Around a decade ago I read an article about fashion which resonated so strongly with me that it’s influenced my approach to clothes buying ever since. The article recommended overcoming choice overload by developing a signature style identity. Recently as I’ve been angsting over design decisions in the home, I’ve wondered whether applying the same principle to designing my home would help make design decisions easier.
The article advocated defining a signature fashion identity by selecting three criteria encapsulating your aspirational style. This “identity” becomes the prism through which you assess every potential purchase. Only if your prospective buy is consistent with your identity should you reach for your purse.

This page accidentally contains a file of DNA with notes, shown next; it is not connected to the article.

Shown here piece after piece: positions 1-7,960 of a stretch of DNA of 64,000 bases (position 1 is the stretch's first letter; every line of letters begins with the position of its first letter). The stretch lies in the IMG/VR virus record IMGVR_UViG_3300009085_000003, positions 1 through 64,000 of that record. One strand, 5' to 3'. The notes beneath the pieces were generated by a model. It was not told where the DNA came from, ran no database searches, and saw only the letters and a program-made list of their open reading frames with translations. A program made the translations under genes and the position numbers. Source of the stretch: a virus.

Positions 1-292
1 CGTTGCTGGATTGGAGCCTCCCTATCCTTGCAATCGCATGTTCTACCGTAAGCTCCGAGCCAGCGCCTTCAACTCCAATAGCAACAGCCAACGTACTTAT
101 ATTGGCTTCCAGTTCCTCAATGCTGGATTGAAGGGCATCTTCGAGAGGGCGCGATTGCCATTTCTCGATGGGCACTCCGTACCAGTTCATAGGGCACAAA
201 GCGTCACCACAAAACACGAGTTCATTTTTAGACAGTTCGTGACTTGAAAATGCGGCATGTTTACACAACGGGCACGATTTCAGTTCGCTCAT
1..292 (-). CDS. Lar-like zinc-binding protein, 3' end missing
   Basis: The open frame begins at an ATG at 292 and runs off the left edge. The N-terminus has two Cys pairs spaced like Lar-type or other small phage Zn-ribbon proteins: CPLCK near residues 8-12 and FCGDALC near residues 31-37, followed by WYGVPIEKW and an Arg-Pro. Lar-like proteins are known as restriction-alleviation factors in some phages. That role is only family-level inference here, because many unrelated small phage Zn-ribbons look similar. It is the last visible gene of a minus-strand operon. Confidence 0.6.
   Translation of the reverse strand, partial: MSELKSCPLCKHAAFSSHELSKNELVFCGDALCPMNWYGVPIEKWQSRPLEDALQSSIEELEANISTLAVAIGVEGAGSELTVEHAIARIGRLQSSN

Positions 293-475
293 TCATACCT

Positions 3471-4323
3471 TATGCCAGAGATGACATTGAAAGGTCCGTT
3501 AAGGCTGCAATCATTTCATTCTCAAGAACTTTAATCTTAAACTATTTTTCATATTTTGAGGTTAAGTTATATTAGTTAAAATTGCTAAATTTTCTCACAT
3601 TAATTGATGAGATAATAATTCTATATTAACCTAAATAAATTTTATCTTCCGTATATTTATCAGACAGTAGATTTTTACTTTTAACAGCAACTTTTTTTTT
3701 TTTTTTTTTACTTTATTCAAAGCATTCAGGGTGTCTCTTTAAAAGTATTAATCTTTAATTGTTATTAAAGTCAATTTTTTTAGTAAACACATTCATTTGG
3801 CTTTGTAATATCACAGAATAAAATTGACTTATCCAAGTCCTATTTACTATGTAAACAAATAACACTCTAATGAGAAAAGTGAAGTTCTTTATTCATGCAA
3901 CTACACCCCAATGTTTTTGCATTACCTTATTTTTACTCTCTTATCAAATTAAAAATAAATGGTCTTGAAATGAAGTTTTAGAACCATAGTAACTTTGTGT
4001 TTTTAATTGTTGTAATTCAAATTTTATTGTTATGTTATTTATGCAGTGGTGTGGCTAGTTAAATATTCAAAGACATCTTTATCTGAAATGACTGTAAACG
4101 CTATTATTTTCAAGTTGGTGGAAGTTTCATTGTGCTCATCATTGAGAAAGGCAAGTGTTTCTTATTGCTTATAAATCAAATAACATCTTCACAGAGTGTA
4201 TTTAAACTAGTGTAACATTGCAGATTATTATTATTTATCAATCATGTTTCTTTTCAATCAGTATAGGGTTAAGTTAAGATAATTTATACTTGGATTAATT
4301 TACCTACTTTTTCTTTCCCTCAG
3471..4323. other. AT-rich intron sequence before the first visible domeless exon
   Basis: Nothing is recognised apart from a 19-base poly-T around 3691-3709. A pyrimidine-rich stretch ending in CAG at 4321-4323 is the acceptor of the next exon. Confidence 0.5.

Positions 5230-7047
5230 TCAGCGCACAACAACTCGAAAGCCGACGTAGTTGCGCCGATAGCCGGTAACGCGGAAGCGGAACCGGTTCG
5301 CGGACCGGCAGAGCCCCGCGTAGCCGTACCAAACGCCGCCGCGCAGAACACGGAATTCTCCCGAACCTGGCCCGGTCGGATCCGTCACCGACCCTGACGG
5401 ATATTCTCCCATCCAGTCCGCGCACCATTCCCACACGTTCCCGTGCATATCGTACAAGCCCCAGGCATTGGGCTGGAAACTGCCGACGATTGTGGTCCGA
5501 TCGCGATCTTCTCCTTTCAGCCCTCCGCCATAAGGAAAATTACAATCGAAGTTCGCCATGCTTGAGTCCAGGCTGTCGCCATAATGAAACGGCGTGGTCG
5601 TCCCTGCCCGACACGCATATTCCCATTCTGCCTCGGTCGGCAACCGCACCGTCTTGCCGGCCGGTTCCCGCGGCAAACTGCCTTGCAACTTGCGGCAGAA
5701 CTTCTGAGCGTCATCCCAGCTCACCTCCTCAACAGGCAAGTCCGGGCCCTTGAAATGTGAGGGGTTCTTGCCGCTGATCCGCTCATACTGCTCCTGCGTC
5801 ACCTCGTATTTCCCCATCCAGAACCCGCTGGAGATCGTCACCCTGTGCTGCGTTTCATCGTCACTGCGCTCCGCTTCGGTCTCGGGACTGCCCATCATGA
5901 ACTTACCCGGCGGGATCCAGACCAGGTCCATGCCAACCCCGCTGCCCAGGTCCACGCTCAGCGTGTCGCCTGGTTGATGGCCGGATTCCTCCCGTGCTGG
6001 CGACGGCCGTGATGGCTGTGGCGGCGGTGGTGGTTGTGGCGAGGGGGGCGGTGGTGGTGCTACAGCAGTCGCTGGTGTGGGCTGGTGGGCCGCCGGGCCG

I’m absolutely not a fashionista and clothes shopping is a means to an end for me; a necessary chore (naturism holding little appeal for someone of dubious circulation living in Scotland…. among other reasons).
I was never much cop at clothes shopping either. Lacking a fashion compass, my shopping forays would involve chaotic meanderings along the high street taking in every part of the style spectrum on the way; from the most refined of the “lady” labels, where I’d be pondering the desirability of tweed A-lines one minute, to teen palaces the next, where the most pertinent question would be whether I would be able to fit more than one thigh into the largest skirt size.
Defining my style identity, thankfully, has revolutionised clothes buying for me. It lends focus to shopping expeditions, making them more efficient and less stressful. With a fashion identity in mind it’s possible to scan displays, quickly honing in on pieces which score ticks for the three criteria, and instantly rejecting those which don’t. (Hear that tweed A lines and sequinned hot pants?)